Tight End: Jake Ballard, Patriots. The Patriots notoriously stockpile quality tight ends to back up their two oft-injured stars at the position. They grabbed Ballard after he caught 38 passes as a starter for the Super Bowl champion Giants in 2011; Ballard was recovering from ACL surgery, but the Patriots could not resist snatching him off waivers. Ballard will probably start the season higher on the depth chart because of Rob Gronkowski's injury, but he's still technically third string. The Patriots are so obsessed with tight ends that some fans think all of their third-string acquisitions are sneaky attempts to get more tight ends, but Ballard has this job all sewn up, and Michael Hoomanawanui and Daniel Fells are hands down the best fourth- and fifth-string tight ends in the NFL. So there is no room for anyone else.

Tackle: Alex Barron, Raiders. Barron was the 19th overall pick in the 2005 draft. He started for the Rams for five years, played a little for the Cowboys in a sixth season and was penalized 78 times in 75 games. Think about it: He averaged more than one penalty per game! That is probably some kind of record. Barron got hurt in 2011, flunked a tryout with the Seahawks and is now trying to catch on with the Raiders. Considering the number of false starts he committed in his career, asking him to learn new snaps counts is cruel and unusual punishment.

Tackle: Tony Pashos, Redskins. It is hard to find third-string offensive tackles with any real pedigree. Pashos has knocked around the league as a starter for the Ravens, Jaguars and Browns for years. He hasn't played since 2011. It's hard to find interesting things to say about third-string linemen, so I will quote a bit of Pashos' Wikipedia page without comment. "Pashos is the son of Greek immigrants and speaks three languages: Greek, German, and English. Pashos supported Republican presidential candidate U.S. Rep. Ron Paul in the 2012 Presidential election."

Guard: Jake Scott, Lions. Scott started for the Colts in the Super Bowl years, had a couple of decent seasons for the Titans and earned some playing time for the Eagles during the "lost cause" period of their season. He may qualify as the best third string guard in history.

Guard: Chilo Rachal, Cardinals. Rachal is actually pretty demonstrably terrible. He started seven games for the Bears last season, and Football Outsiders credited him with eight penalties and 15 Blown Blocks. He then left the team for personal reasons. Before that, he started for the 49ers in the pre-Harbaugh era. Like many of the players on this list, Rachal is getting one more chance because he was a high-round pick and has starting experience, but the gap between him and an undrafted rookie is microscopic.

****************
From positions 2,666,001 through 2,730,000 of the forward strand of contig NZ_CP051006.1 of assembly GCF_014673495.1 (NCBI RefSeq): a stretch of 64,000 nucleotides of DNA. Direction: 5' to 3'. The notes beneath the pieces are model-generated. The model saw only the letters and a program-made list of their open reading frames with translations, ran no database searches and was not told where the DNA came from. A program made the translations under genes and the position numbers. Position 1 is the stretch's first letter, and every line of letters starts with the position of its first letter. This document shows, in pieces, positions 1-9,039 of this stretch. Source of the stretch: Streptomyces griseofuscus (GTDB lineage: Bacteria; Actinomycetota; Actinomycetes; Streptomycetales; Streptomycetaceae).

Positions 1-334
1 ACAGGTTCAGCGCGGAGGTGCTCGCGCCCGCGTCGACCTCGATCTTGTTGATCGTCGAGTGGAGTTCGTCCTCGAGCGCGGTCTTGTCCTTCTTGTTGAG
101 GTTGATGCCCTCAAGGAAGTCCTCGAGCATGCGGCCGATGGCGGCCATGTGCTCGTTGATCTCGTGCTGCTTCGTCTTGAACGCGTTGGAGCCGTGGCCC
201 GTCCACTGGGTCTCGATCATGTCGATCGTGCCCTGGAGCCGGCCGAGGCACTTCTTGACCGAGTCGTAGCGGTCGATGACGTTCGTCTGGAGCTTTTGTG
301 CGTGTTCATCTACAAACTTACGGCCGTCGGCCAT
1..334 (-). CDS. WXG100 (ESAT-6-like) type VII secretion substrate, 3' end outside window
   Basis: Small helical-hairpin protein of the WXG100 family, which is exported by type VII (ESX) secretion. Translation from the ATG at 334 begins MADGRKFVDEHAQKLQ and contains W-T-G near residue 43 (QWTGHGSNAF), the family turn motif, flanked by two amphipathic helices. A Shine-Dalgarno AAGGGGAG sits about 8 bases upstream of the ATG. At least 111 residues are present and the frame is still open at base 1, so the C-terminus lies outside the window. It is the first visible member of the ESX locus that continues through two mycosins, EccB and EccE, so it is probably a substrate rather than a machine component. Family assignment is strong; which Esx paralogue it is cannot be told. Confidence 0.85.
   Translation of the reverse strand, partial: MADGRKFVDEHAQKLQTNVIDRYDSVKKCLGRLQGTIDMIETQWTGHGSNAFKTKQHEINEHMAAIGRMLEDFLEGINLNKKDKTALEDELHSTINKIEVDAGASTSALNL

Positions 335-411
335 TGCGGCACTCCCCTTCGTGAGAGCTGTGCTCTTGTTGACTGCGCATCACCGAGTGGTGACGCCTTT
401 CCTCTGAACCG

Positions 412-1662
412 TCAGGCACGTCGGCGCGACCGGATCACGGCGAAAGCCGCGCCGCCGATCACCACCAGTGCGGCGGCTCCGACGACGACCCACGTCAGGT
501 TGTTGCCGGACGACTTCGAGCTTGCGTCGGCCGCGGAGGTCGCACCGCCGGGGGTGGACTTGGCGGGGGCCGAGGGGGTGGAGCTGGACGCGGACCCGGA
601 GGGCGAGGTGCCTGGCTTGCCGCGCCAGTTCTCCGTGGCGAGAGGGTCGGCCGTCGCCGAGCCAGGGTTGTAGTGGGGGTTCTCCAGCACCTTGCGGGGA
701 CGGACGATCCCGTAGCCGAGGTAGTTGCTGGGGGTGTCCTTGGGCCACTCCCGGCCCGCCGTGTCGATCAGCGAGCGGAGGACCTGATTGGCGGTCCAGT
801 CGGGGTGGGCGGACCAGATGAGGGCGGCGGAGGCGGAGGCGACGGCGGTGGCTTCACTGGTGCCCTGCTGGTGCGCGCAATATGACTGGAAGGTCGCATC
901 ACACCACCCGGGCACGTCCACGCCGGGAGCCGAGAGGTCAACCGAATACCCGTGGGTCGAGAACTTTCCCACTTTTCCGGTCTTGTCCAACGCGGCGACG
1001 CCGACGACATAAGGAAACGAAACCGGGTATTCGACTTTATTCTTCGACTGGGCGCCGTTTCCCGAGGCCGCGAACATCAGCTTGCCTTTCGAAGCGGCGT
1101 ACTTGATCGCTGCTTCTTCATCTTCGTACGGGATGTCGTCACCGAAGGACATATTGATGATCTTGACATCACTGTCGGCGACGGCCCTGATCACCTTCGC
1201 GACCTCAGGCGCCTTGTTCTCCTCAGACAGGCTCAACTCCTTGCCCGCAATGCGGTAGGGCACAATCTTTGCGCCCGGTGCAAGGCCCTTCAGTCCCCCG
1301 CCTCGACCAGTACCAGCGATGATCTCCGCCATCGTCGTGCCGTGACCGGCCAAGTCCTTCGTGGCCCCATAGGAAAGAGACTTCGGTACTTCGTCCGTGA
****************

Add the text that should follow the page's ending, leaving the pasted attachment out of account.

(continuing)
Center: Ryan Cook, Cowboys. Cook was the Vikings' starting center for a few years. The Cowboys acquired him for a seventh-round pick last year, and he did not play terribly in 11 starts, but the Cowboys drafted Travis Frederick and have Phil Costa back from injury. You can never have too many mid-tier centers, I suppose. Maybe one of them will call plays.

Defensive End: Chris Clemons, Seahawks. Clemons started 16 games last season and recorded 11.5 sacks. He is the best player on this team. He is third-string because the Seahawks are trying to punish the world with pass rushers, and some of those pass rushers are taking the league's PED policy as something of a dare. Clemons is technically behind Cliff Avril and suspended Bruce Irvin, and we are living and dying by technicalities on this list, so even though he will play a lot this year, he qualifies. If our third-string offensive line faced this third-string defensive line, Rex Grossman would be in serious trouble.

Defensive End: Phillip Merling, Redskins. A former Dolphins second-round pick from the days when the Dolphins did zany things with their second-round picks, Merling was once a promising pass-rush prospect whose career fell apart because of legal trouble and an Achilles injury. He falls into the general category of "failed prospect on his last chance."

Defensive tackle: Johnny Jolly, Packers. Jolly hasn't played since 2009 because of constant run-ins with the law. Prescription cough medicine is bad news, kids. Jolly is on probation from the law, reinstated by the NFL and too talented to cut without getting a long look. That said, he will probably be cut.

Defensive tackle: Broderick Bunkley, Saints; Mike Patterson, Giants. Bunkley and Patterson were the Eagles tackle tandem during the later Andy Reid good old days. This defense is loaded with old Eagles players; Clemons is another, and we will see one more in a moment. It may seem like selection bias by this Philly-based writer, but I am not so sure. There just aren't many five- to seven-year veterans with starting experience listed third on defensive depth charts. Most of those who are have had legal problems or are ex-Eagles.

Linebacker: Stewart Bradley, Broncos. A big thumper of an inside linebacker, Bradley showed promise as a starter for the Eagles in 2008. He then tore his ACL during one of those fan appreciation preseason practices in 2009 and has never been the same since.